Engineers at MIT are tinkering with all sorts of advanced solar power technology, like self-assembling solar cells, virus-structured cells and an artificial leaf system that mimics photosynthesis. Their latest project is somewhat more simple: It can be printed on a regular sheet of paper.
The cell is tough enough to work even after being folded into a paper airplane — unlike many "flexible" cells, it's not merely bendable, but foldable as well. It’s made using a relatively simple vapor deposition process, rather than the typical high-temperature etching process used to make solar cells.Like the silver ballpoint pen we saw earlier this month, the system uses a 3-D printing technique to deposit materials onto a surface. The process is a little more complex than using a printer, however, because it requires five layers of material and a stencil to form the patterns of the cells. It also has to be done in a vacuum chamber, so it’s probably not doable for the average DIY-er.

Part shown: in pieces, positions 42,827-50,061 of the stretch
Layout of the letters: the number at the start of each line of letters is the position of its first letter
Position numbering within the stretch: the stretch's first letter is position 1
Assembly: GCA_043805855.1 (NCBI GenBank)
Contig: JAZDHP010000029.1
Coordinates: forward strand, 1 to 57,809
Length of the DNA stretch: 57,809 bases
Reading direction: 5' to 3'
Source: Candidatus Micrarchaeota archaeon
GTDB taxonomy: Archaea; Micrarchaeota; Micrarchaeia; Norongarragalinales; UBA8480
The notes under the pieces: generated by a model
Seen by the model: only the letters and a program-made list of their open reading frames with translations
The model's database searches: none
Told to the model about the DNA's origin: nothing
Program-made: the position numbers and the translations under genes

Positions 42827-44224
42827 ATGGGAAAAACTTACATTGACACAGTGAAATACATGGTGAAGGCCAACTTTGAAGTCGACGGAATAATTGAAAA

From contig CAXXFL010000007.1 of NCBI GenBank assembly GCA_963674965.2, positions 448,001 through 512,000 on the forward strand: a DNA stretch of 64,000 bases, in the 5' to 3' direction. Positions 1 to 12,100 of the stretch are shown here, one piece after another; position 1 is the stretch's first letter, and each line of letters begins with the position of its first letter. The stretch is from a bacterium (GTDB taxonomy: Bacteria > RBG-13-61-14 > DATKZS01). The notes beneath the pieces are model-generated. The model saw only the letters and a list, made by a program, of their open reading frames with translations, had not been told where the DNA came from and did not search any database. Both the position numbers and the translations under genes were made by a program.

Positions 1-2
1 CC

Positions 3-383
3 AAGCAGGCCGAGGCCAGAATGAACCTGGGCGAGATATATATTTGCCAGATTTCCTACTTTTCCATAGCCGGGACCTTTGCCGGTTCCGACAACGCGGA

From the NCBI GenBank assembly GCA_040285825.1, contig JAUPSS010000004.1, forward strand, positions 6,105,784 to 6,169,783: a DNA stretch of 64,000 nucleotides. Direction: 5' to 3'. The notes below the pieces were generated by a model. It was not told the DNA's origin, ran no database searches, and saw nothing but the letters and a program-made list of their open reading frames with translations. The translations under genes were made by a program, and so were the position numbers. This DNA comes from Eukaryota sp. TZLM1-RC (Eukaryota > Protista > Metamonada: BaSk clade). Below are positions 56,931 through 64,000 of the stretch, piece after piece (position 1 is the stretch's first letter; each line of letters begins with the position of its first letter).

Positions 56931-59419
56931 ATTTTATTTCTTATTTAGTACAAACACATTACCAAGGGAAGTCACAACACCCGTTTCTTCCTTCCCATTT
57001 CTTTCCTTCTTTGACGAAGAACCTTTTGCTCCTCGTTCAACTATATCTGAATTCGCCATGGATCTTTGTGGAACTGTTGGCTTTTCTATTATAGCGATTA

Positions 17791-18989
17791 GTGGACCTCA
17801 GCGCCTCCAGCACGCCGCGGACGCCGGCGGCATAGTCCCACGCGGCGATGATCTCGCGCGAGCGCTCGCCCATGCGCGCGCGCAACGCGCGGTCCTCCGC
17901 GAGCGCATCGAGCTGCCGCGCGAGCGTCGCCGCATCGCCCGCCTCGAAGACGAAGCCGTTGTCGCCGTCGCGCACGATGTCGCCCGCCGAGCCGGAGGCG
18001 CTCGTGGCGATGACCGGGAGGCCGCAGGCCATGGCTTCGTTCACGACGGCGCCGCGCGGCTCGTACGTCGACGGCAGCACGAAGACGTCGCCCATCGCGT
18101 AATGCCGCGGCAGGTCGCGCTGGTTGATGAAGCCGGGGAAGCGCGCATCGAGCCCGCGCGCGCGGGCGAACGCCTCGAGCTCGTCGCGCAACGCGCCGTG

But as MIT News points out, the vapor deposition process is widely used throughout various industries — it’s similar to the process used to make the silver lining in bags of potato chips — so it can be done on a large scale at low cost.